Your Facebook Picture Isn’t The Focus of The Paris Attacks

My Facebook profile picture does not have a French flag overlay on it, but it has also never had a rainbow overlay, or a pink  “I stand with Planed Parenthood” overlay. It’s never had any of these things, because I personally don’t feel inclined to use them to show my solidarity. The overlay is a way of showing other people a personal stance, but I know I already do that through my actions and words. Posting an overlay is an easy form of passive protest, and personally it’s not my style.

For a lot of people putting the French flag overlay on their profile picture has been a big issue of contention because Facebook didn’t offer the option for a number of other attacks that took place around the world; but I think that people are missing something in their arguments.

To all of the people posting that Facebook never gave the option of the Kenyan flag or the Lebanese flag, the Nigerian flag, or even the Syrian flag, answer this question. What did you yourself do when these attacks happened? What was your concerted effort towards recognizing the attacks in those places?

I’ve seen everyone reposting articles from April about attacks in Kenya that claimed so many lives, but why are you choosing now, in November, after the Paris attack, to post about it? Did you post about it when it happened? Did you mourn or get angry when you found out about it?

What was your concerted effort towards recognizing the attacks in those places?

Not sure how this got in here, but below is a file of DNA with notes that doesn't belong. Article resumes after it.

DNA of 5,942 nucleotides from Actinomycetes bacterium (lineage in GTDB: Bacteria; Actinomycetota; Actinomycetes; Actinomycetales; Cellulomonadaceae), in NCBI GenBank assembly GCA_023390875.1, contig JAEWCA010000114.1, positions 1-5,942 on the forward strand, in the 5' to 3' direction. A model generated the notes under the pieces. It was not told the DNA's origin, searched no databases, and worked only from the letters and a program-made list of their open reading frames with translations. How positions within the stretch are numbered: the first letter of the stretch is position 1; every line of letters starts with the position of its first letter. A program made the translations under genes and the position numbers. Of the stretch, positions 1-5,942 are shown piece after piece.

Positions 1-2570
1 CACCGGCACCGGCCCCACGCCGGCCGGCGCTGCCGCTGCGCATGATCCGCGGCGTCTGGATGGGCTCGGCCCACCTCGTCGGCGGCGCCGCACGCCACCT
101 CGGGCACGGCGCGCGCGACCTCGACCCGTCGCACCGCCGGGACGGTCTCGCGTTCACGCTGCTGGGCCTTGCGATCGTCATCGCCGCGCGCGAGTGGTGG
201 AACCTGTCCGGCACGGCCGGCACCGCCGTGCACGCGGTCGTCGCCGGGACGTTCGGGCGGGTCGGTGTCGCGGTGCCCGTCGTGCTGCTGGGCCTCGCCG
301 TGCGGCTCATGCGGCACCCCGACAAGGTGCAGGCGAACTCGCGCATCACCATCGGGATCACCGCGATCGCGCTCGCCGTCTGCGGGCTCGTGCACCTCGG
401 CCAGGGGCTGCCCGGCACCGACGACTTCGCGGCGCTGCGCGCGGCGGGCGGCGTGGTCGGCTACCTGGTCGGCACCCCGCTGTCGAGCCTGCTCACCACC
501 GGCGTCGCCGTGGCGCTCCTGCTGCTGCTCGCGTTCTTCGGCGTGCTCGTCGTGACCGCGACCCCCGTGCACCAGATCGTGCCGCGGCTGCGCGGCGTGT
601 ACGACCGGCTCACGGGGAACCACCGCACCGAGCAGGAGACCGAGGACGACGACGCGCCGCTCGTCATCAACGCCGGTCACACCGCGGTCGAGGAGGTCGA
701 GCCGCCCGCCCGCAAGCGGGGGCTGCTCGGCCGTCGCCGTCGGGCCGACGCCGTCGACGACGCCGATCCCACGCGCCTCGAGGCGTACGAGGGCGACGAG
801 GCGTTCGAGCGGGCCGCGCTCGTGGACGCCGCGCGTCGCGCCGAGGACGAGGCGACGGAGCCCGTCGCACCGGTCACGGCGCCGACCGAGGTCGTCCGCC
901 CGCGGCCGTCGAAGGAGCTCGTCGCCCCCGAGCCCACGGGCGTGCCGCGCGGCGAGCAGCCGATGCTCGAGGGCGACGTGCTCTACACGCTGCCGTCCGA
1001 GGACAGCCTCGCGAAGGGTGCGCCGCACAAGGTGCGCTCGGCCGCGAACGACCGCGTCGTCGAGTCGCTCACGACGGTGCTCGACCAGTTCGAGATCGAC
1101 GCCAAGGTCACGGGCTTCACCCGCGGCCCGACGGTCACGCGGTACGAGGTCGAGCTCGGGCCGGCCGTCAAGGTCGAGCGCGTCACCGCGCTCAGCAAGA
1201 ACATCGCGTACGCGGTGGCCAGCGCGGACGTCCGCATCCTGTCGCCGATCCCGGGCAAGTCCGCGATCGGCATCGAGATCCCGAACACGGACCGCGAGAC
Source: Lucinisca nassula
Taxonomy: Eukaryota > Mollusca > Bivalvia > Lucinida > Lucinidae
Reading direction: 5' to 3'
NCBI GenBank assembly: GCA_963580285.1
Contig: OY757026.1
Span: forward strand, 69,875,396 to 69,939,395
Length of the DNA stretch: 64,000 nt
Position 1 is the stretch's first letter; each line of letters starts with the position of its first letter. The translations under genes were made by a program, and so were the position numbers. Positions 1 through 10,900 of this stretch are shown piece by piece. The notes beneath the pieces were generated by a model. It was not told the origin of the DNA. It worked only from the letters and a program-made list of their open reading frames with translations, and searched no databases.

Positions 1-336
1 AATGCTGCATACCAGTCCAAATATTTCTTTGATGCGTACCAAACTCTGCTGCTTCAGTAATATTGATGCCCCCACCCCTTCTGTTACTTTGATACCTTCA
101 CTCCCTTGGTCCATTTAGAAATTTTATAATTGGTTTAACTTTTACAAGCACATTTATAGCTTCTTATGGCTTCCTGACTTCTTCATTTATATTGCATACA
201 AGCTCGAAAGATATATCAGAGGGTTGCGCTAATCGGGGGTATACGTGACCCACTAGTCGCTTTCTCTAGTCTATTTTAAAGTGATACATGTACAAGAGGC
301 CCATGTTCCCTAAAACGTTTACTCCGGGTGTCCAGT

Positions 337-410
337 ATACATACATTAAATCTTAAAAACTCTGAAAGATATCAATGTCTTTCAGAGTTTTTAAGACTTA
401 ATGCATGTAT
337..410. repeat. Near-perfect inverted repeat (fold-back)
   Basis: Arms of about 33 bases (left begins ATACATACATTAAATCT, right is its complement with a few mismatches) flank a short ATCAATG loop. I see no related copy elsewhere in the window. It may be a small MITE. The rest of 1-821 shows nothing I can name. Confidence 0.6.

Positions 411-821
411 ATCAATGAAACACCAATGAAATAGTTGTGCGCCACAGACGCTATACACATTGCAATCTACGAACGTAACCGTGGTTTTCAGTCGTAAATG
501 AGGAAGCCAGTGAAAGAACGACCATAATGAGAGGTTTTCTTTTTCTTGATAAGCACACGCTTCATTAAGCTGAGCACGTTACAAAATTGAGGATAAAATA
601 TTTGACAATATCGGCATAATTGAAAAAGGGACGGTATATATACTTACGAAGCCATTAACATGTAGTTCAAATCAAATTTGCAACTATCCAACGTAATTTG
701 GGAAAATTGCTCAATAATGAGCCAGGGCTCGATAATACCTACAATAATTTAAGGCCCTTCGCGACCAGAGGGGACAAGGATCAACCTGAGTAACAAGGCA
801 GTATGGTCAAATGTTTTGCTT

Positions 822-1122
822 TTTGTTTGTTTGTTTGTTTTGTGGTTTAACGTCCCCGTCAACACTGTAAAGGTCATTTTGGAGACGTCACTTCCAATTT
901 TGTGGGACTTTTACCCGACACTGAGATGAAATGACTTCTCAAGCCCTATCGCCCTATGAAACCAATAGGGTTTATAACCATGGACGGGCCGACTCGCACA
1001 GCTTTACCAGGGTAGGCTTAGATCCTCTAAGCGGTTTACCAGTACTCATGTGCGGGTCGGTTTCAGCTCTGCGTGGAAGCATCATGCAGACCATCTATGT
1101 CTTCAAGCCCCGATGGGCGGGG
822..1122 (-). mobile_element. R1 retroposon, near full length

If you’re argument is that you didn’t know about it because the news didn’t publicize it, you should check yourself, because if you’re posting them now then there were some news articles about it, but you chose not to seek it out.

See we already know that Western media is not designed to shed light on events that they don’t feel directly affect them in some way. On occasion they will find a way to champion a foreign tragedy into a cause of theirs, (read, Boko Haram) but for the most part they are unaffected by the everyday bloodshed and attacks that some non-Western cultures often endure.

Knowing this, but feeling that these tragedies are important, it is up to you as an individual to educate yourself and even further help the visibility of these issues by spreading the word.

You have every right to be upset that the mass attacks in other countries that happen even more frequently were not covered or given the type of attention that Paris was. You have every right to be upset that Facebook didn’t invest itself in their pain. What you don’t have the right to do is invalidate the loss of ANYONE’s life.

Western media is not designed to shed light on events that they don’t feel directly affect them in some way

The lives lost in France were not more important than those lost in Kenya, or Syria, or Lebanon nor are those lives are more important than France.

By choosing to right now selectively mourn certain lives lost over others you’re perpetuating the same thing Western media is. You are saying, I’m not mourning those lives because they are not as important to me, as relevant, as worthy as the lives lost in other places.

Paris is a tragedy, period. Kenya is a tragedy. Syria is a tragedy. Lebanon is a tragedy. You cannot put a ‘but’ after any of those sentences because they are all equally tragic and in order to properly mourn one you have to equally mourn all.

To help make sure that every tragedy is properly recognized, don’t wait until a tragedy happens to take action. Be active in knowing what is going on outside of your world and be vocal about letting everyone know.

1 Comment on Your Facebook Picture Isn’t The Focus of The Paris Attacks

  1. Ashleigh Atwell
    November 18, 2015 at 10:02 am (1 year ago)

    I agree wholeheartedly. We can mourn everyone and call out the selective mourning without participating in it ourselves. #blmgirl

    Reply

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